Ad tech is a multibillion-dollar behemoth that’s drawing devotees in every industry, from real estate to retail. So it shouldn’t be surprising that politicians are getting savvy about the space as well.
Democratic presidential candidates Elizabeth Warren and Pete Buttigieg are both recruiting ad-tech specialists to manage their online marketing campaigns, according to online job listings. It’s a move that—along with ample mentions of names like Facebook, Google and Amazon during the recent Democratic debates—could mark a significant cultural shift in the way those on the left think about not only the ills of big tech, but how they can use their paid-for media offerings to their advantage.
Though internet-driven political campaigns are almost as old as the internet itself, in-house media strategies were rare in the pre-Obama era, according to Grace Briscoe, who leads the Candidates and Causes unit for the ad-tech company Centro. Per Briscoe, since the 2012 election cycle, candidates are bringing digital in-house and building out those teams in much the same way as big brands are building out their own in-house teams.
For campaigners looking to harness the power of programmatic media buys, an internal committee can offer a level of transparency that doesn’t come with working alongside a second or third party.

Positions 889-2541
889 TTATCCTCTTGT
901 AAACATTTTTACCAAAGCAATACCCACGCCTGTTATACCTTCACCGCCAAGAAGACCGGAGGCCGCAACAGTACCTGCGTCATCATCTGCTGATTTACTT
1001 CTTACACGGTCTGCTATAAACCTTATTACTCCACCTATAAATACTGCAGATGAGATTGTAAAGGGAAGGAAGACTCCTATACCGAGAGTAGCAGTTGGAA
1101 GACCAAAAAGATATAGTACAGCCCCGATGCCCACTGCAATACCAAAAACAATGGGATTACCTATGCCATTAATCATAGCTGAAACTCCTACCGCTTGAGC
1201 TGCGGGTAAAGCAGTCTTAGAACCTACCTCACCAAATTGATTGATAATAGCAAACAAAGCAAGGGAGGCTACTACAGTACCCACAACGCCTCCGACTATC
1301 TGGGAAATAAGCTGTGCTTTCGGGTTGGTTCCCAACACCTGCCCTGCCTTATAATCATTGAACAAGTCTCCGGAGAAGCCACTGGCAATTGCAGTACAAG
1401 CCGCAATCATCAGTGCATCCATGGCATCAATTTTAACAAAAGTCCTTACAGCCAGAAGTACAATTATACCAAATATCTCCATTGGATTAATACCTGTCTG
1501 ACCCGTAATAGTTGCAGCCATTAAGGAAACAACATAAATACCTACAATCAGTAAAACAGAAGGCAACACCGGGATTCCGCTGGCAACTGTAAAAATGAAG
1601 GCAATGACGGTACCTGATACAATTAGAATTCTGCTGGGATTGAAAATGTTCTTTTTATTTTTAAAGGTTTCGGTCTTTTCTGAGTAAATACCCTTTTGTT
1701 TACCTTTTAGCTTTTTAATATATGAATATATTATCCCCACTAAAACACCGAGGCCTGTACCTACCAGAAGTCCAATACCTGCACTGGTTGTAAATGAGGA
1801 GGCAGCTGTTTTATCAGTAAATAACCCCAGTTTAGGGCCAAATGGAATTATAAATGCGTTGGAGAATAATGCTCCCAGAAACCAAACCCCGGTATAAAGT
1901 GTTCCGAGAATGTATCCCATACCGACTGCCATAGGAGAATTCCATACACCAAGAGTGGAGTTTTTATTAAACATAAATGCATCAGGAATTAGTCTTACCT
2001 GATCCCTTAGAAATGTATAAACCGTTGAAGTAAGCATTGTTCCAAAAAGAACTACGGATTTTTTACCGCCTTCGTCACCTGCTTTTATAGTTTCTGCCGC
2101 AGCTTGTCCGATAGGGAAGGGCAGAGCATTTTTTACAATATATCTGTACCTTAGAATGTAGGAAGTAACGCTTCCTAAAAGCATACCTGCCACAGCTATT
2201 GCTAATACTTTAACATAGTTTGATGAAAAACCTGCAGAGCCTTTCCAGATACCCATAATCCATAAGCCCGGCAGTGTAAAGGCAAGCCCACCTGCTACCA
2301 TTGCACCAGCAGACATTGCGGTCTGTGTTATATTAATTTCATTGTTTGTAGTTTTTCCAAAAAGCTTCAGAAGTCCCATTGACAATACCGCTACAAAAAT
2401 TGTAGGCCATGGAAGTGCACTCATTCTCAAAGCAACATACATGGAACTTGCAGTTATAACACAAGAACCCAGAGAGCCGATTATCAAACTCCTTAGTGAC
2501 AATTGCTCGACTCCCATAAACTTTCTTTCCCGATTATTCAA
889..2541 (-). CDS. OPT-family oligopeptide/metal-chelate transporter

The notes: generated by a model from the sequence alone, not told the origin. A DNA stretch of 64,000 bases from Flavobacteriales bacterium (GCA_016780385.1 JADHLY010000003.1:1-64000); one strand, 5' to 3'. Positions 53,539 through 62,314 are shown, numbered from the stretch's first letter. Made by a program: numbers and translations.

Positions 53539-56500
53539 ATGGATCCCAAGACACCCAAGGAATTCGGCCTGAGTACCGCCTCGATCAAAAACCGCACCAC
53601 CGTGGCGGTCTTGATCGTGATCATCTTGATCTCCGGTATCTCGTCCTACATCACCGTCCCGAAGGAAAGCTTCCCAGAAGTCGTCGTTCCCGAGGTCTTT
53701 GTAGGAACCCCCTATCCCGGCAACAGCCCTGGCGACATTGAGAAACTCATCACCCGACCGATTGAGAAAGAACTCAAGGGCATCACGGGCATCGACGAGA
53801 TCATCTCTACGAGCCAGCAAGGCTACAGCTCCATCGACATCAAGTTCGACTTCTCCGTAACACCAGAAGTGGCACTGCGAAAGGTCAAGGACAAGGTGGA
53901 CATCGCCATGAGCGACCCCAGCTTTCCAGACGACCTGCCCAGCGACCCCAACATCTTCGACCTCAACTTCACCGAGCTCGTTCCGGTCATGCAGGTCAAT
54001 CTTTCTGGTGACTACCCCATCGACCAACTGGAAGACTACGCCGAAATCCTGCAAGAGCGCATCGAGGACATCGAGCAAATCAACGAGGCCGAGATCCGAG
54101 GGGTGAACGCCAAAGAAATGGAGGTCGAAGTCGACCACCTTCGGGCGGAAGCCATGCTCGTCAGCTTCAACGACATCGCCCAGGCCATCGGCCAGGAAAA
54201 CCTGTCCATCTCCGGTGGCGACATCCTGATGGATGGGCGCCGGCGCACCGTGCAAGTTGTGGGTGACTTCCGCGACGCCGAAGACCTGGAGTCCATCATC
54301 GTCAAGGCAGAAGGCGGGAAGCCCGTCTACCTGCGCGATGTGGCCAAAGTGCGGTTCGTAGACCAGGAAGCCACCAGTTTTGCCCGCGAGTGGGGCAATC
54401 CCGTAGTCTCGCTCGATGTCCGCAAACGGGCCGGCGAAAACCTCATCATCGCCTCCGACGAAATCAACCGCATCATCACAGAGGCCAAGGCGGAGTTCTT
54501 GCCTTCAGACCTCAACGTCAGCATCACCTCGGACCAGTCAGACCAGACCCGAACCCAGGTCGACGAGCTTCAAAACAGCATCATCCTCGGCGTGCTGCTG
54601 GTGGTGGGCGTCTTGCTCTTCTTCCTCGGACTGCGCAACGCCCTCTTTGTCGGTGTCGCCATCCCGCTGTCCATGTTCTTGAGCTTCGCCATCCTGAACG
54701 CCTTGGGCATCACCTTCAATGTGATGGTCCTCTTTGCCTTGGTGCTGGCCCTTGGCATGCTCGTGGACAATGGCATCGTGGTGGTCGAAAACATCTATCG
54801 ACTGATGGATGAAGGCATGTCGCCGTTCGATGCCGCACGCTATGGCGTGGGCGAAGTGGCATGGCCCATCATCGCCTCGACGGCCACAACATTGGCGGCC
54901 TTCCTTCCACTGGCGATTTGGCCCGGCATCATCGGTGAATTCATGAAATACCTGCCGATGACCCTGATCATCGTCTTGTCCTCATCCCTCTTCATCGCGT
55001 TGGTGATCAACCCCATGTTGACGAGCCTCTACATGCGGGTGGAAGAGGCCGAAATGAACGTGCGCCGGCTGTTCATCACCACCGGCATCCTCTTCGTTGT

According to a 2018 ANA report, more than a quarter of the marketers surveyed had brought their programmatic buying in-house during the past three years in an effort to mitigate the fraud and brand safety snafus that continue to plague the digital landscape. This kind of in-housing could also stem from the literal glut of Democratic candidates vying for a seat in the White House this election cycle.
“It creates the practical problem that there’s more candidates than there are good agencies on the Democratic side,” said Teddy Goff, the digital director of Obama’s 2012 campaign and the co-founder of the New York/DC-based agency Precision Strategies. “So for that reason alone, candidates might have to in-house things that they’d otherwise hire an agency for, because they might be spoken for in an exclusive contract with one of the other 20-or-so candidates on the field.”
Despite the in-house manpower, digital campaigns among left-leaning candidates have been historically lackluster. “There’s a widespread feeling among digital strategists in the party that our party chronically and criminally underinvests in digital ads relative to TV,” Goff said.